Install a Variable Voltage Regulator in Guitar Amplifier
- Jan 11, 2011
- in Guitar Kit Builder - Amplifiers
As guitar players we always want to operate our amplifier at its "sweet spot," that combination of volume, drive and other controls where it has the sound that we crave. Unfortunately that "spot" is often louder than local conditions, such as your home or apartment, will permit. This leads us in search of a solution to get the sweet spot at a lower volume.
One such solution is to lower the high-voltage feeding the tubes. Generally speaking, an amplifier with a lower supply voltage will begin distorting at lower input signals and will have less gain. So we'll get more distortion earlier and at lower volume, which is what we're looking for.
Unfortunately, this doesn't mean that the type or degree of distortion will be exactly the same as at our sweet spot. Lowering the plate voltage means that the tubes are operating on a different "load line", meaning a different region of the operating characteristics of a particular tube design. But in practice, satisfactory results are obtained in amplifiers that contain a variable voltage control for the supply voltage. You can obtain a variable voltage regulator (VVR) mod for your 50-watt or less amplifier from Hall Amplification. They make two models: the VVR3 ($50) is for fixed bias amplifiers and the VVR ($30) is for cathode-biased amps. These units are already assembled and come with instructions for installation. In case you're wondering about the word "bias" mentioned above, this means to set the operating point of the vacuum tube for it's level of operation with no signal applied.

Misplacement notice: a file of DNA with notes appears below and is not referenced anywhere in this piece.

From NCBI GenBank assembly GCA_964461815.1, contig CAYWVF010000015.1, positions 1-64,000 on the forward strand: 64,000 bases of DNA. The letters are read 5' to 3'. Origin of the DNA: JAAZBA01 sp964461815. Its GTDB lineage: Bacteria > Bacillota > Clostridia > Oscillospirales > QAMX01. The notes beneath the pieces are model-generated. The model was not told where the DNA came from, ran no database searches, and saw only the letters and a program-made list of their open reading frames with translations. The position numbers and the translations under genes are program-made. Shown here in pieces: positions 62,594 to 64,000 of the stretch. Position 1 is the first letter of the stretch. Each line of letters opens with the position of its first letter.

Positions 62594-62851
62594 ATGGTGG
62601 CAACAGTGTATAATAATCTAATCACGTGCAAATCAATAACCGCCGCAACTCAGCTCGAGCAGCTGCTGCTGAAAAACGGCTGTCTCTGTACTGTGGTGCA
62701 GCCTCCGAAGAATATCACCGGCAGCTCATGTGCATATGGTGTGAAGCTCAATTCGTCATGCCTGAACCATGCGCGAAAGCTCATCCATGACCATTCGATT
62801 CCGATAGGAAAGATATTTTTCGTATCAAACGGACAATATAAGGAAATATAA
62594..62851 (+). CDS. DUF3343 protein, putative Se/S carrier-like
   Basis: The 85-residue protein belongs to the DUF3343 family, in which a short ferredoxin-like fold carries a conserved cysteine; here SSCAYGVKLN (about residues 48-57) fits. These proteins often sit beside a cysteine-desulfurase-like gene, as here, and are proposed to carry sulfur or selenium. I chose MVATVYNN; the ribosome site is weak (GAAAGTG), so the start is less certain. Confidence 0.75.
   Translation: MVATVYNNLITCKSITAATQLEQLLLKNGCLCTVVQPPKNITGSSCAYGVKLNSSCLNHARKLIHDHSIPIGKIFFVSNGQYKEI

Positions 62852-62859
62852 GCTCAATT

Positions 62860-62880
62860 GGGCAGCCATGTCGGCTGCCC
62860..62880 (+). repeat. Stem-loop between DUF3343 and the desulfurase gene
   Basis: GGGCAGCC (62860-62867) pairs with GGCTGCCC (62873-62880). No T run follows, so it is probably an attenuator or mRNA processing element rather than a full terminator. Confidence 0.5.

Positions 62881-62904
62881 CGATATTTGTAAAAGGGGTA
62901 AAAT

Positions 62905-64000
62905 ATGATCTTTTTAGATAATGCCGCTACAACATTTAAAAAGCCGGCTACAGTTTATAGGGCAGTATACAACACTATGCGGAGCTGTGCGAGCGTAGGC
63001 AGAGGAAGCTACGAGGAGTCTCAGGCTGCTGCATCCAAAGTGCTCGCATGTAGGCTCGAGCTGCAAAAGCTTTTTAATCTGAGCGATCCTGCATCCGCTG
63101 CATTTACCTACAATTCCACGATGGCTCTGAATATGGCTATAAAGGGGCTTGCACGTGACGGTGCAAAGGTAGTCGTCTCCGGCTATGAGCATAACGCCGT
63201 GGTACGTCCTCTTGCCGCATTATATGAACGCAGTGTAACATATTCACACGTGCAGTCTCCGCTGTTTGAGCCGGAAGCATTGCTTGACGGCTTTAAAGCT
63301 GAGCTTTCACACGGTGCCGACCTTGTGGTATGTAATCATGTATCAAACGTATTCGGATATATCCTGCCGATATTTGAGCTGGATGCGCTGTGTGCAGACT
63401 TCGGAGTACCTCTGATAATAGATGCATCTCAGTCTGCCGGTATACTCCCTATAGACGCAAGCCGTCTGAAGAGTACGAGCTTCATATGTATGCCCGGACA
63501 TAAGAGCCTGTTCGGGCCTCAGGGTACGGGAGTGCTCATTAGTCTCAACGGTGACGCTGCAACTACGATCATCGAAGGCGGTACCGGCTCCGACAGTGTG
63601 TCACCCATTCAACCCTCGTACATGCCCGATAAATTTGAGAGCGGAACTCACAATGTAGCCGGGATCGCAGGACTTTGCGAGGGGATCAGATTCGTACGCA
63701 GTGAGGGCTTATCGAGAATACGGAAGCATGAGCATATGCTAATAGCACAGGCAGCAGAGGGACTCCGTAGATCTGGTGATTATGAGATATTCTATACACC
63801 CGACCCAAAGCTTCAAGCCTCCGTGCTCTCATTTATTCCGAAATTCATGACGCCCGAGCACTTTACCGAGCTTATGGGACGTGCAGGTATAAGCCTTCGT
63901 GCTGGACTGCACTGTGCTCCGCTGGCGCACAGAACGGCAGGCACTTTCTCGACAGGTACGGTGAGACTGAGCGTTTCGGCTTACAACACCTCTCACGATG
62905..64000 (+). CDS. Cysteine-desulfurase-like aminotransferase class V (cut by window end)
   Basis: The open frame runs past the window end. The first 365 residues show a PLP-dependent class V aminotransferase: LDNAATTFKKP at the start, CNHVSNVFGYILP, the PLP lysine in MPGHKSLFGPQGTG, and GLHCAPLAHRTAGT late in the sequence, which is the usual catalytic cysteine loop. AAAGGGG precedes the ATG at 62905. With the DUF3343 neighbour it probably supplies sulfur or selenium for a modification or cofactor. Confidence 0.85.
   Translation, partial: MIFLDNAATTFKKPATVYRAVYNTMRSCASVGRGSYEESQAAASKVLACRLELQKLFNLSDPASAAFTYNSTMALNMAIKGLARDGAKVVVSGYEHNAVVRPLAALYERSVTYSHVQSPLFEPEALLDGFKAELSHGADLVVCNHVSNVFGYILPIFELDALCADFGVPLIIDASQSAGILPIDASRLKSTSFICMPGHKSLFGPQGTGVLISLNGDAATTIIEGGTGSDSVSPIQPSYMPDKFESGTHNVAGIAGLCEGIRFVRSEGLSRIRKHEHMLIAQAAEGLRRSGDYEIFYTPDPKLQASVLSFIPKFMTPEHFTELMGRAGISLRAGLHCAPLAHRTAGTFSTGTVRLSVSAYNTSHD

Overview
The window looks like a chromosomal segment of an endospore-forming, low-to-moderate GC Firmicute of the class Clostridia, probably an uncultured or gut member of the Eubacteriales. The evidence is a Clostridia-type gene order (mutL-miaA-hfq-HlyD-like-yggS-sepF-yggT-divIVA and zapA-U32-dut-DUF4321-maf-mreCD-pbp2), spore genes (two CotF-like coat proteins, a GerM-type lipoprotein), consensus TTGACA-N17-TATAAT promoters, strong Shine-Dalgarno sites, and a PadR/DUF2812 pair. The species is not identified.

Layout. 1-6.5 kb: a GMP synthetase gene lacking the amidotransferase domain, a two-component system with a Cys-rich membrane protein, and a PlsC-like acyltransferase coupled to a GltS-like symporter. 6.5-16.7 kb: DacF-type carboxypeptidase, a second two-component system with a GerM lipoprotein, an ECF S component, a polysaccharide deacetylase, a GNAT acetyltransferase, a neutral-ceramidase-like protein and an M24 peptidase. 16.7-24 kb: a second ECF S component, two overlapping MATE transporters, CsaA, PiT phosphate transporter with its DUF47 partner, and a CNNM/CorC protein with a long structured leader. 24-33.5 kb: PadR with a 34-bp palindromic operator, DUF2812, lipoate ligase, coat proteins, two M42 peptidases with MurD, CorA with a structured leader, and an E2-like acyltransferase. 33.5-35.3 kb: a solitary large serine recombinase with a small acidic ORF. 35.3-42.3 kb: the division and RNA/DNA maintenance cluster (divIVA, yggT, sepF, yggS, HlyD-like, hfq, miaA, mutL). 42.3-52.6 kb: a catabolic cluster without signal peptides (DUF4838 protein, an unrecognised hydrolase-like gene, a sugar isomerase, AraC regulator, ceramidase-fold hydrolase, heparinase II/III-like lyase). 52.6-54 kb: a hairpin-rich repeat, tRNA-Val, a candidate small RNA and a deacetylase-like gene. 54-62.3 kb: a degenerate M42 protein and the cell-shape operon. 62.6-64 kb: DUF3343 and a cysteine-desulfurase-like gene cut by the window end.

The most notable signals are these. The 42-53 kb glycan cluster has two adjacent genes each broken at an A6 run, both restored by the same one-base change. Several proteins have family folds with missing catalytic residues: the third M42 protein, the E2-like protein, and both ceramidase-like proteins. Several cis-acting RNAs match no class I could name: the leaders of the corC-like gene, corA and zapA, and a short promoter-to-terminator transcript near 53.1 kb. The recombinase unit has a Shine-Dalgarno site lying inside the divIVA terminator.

A vacuum tube must be properly biased to operate correctly as an amplifier. In "fixed biasing" we build the power supply circuit to generate a specific negative voltage that is then applied to the grid of the tube, while the cathode is typically grounded. For this reason, the VVR3 device has dual-potentiometers: one to vary the supply voltage and one to vary the fixed bias voltage. Both of these are mounted on the same shaft and adjusted at the same time. In "cathode-biasing" we place a resistor between the cathode and ground, which causes the cathode to be at a voltage of 1 volt or more above ground. We then ground the grid (through a large value resistor) which is at a negative voltage (ground or zero volts) relative to the cathode at a volt or more. The installation of the VVR or VVR3 is relatively simple, but requires suitable space to be found for the potentiometer to be mounted on the chassis and be externally accessible. One component, a three-pin voltage regulator, also needs to be heat-sinked to the chassis for cooling purposes. This means that it is bolted through a hole in the chassis, but a mica-insulator is placed between the device and chassis so that they are not electrically connected. You'll also need to apply some thermal compound to make a good heat transfer connection. Here's an informative and entertaining video on the installation of the VVR: